After closing People for the Ethical Treatment of Animals’ case against the University of Wisconsin only last week, a letter from a former UW animal lab veterinarian may prompt the federal government to re-assess their decision.
United States Department of Agriculture Spokesperson, David Sacks, said in an email to The Badger Herald the letter sent by former UW Veterinarian Richard Brown on Friday “may lead to another focused inspection or re-evaluation.”
The letter was sent in response to USDA’s clear inspection report to PETA’s complaint of alleged unethical cat research violations, Brown said. The letter denoted specific protocol violations, in addition to Brown’s firsthand experience with the university throughout the case.
According to the letter, Brown was in communication with various divisions of the university regarding his concerns and was the “only veterinarian to file a minority opinion from this institution.”
According to Sacks, Brown’s letter appeared to provide the USDA with additional information, previously unknown during the time of original inspection.
However, Director of the Research Animal Resource Center Eric Sandgren said he found no new details after reviewing the letter.
“I don’t know what is new information here,” Sandgren said. “When I look at this, I don’t see any new information.”
In addition to not finding any original content in the letter, Sandgren also said some of the letter contained inaccurate information regarding Brown’s communication with the university.
According to the letter, Brown informed both the UW School of Medicine and Public Health Institutional Animal Care and Use Committee and asked the USDA to review the minutes recorded.
However, according to Sandgren, upon archival search, no such evidence is currently found.
“Without the evidence, there is no support,” Sandgren said. “There was an exceptionally strong review, very focused on the surgical records, which was part of the investigation already.”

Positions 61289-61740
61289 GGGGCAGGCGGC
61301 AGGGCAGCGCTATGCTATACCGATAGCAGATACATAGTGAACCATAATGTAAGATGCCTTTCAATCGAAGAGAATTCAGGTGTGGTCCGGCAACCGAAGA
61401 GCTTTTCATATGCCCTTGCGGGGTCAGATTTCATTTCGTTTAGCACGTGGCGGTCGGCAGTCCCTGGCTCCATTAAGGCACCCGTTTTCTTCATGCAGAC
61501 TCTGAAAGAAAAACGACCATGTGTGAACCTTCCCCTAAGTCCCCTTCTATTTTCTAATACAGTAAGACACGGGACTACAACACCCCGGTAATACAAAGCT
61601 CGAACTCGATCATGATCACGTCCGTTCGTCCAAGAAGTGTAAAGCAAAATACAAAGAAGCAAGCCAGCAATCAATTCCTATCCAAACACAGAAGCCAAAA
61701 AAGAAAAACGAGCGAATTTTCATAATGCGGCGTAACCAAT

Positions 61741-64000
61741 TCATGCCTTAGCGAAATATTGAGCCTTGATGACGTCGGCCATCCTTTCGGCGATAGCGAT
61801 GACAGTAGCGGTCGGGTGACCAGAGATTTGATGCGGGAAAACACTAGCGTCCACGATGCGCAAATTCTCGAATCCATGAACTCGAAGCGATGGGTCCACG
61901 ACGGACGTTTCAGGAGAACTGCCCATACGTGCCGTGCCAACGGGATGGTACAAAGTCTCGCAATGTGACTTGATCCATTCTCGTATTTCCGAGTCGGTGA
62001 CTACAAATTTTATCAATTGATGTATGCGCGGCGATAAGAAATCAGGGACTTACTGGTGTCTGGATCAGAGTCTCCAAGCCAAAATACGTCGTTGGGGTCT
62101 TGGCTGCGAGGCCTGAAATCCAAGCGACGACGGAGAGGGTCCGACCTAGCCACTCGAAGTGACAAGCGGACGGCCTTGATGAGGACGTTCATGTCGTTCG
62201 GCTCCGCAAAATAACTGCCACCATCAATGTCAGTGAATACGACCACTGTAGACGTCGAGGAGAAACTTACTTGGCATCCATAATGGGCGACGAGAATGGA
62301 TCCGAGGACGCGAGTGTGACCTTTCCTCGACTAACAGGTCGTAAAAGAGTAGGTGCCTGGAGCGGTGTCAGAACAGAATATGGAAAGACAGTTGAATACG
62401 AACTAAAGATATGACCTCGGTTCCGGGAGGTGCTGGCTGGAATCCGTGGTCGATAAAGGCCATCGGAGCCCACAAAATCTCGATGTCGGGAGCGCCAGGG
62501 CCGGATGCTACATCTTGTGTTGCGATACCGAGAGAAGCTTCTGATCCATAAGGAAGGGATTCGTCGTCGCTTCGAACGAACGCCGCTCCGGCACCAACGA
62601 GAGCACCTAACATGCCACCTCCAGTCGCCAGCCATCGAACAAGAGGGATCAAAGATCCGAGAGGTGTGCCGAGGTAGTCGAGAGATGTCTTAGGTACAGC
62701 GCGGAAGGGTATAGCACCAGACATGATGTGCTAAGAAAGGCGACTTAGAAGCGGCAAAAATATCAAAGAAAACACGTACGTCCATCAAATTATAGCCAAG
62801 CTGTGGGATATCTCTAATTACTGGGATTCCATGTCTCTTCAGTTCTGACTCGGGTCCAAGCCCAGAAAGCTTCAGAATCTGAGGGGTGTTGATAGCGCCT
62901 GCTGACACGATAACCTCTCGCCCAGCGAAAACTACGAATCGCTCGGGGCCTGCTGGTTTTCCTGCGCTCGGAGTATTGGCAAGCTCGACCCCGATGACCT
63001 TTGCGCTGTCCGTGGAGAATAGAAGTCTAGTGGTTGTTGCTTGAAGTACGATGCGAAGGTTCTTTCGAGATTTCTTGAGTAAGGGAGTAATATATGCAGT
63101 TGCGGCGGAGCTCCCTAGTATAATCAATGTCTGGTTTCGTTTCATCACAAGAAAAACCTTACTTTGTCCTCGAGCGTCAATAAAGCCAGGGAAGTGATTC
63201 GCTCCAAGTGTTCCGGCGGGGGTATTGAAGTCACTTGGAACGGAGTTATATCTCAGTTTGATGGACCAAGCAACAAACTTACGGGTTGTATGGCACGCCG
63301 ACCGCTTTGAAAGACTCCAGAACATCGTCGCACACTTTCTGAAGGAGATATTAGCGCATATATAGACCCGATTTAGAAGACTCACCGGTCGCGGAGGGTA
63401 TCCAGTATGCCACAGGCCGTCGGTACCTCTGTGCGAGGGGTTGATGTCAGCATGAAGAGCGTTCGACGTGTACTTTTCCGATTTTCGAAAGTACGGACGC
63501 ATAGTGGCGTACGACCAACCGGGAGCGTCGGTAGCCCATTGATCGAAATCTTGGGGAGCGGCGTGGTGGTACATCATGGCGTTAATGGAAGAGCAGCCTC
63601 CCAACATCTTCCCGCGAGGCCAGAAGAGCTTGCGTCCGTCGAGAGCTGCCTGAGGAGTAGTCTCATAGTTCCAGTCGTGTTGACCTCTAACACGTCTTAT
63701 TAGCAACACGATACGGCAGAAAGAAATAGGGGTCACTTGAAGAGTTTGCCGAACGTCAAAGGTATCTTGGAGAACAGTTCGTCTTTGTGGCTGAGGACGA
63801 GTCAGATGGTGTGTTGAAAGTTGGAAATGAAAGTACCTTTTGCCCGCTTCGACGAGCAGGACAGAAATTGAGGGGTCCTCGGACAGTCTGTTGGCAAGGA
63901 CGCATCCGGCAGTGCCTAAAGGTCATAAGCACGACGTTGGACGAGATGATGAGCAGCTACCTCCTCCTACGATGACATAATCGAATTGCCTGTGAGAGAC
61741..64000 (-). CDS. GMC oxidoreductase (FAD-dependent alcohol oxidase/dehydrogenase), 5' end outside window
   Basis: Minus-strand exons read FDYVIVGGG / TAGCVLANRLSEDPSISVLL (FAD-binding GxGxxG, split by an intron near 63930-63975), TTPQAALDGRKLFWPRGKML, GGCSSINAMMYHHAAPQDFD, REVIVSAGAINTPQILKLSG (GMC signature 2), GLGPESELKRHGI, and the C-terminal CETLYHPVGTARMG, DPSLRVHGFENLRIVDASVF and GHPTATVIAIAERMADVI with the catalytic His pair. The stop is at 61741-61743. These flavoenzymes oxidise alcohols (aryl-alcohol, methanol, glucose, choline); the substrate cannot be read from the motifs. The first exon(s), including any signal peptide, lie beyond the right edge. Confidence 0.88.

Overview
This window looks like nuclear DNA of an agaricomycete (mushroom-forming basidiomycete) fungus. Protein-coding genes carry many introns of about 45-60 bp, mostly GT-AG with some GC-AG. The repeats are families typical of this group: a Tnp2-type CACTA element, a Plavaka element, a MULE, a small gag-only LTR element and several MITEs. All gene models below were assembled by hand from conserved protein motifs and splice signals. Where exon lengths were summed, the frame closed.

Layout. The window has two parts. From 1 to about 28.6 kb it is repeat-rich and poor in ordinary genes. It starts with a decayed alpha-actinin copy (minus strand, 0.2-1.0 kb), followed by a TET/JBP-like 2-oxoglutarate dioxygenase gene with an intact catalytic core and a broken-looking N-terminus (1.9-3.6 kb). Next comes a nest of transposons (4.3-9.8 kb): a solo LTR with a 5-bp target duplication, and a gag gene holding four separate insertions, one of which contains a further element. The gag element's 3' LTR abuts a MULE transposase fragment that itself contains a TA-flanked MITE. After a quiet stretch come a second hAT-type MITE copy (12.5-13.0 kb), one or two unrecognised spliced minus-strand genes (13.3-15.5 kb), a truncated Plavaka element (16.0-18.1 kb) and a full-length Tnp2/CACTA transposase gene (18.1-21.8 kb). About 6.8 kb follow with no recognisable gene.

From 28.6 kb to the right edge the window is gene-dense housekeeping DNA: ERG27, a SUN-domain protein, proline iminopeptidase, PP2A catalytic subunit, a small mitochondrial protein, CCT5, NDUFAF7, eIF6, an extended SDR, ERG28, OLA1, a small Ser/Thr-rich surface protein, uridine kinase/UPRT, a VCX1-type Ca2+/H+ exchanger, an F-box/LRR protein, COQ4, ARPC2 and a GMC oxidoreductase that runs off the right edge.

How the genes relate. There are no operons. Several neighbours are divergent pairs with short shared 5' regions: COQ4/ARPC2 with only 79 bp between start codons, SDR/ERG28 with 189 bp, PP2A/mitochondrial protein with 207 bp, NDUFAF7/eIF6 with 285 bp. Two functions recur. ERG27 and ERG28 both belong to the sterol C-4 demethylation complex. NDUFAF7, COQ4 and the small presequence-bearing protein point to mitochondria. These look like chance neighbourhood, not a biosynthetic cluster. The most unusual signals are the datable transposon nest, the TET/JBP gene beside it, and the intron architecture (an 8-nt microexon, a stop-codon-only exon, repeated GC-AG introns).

Sandgren also added although Brown was associated with the cat research, he was not the “principle,” but rather one of many who worked mainly as an on-call veterinarian during this specific research project.
In both an interview with The Badger Herald and in his letter to the USDA, Brown vocalized the alleged research violations were “an act that led to [his] leaving UW-Madison.”
However, Sangdren emphasized Brown was not fired, but rather resigned from his position. He added there has been very little turnaround in the veterinarian department. Only one veterinarian, who was not affiliated with the RARC, was fired many years ago.
Sandgren also added PETA’s complaints were based on the 2008 protocol, which has since been updated for 2012.
Although PETA Spokesperson Justin Goodman said the change in protocol does not “negate the fact that it was wrong” at the time of research, Sandgren maintains the university was never in the wrong.
Even with the old protocol, Sandgren said the veterinarian team “did the best they could” and “were trying extremely hard to treat the animals” especially in response to claims about chronic bacteria.
According to Sacks, the USDA has taken the matter into consideration and will approach the development seriously.
“At USDA, we take all matters involving the Animal Welfare Act very seriously, so we will look into this matter further and will decide on the most appropriate course of action,” Sacks said. “Ensuring the welfare of the animals we regulate is at the heart of everything we do.”
The university has not released a statement, Sandgren said.